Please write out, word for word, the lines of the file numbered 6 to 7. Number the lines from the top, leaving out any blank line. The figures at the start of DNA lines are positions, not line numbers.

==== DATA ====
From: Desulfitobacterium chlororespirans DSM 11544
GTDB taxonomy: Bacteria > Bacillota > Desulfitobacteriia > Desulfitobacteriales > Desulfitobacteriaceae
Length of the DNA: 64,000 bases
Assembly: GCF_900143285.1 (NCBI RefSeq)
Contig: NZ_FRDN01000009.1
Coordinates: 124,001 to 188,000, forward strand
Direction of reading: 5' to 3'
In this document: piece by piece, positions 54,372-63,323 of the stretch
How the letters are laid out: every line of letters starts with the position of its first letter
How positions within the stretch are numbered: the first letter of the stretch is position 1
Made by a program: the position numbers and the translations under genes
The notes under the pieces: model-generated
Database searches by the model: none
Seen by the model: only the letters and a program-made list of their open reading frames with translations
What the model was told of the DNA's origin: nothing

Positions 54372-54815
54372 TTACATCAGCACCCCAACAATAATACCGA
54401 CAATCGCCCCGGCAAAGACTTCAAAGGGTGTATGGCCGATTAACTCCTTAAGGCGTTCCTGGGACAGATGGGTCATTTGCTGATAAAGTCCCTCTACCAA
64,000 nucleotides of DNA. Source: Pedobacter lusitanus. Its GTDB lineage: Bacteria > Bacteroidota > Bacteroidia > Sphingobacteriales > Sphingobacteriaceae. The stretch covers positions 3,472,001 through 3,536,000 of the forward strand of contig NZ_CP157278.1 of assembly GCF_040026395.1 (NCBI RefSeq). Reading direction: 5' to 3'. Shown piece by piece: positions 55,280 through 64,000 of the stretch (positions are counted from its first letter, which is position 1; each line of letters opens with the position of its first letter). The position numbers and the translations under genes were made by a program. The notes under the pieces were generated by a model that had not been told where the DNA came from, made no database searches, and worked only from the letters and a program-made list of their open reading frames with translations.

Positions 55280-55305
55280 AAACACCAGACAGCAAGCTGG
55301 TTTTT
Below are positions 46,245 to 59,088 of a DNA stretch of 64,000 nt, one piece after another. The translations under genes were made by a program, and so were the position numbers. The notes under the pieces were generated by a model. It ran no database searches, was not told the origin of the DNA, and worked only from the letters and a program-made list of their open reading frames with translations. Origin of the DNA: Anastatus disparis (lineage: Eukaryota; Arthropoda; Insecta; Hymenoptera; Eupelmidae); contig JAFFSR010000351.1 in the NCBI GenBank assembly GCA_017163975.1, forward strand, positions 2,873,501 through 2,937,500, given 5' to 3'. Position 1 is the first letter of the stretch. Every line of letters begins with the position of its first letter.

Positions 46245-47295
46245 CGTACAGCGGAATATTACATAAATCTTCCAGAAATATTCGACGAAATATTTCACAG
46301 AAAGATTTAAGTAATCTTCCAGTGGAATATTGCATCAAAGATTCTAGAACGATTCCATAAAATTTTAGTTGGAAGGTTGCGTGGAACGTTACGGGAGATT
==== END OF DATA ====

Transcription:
Coordinates: 124,001 to 188,000, forward strand
Direction of reading: 5' to 3'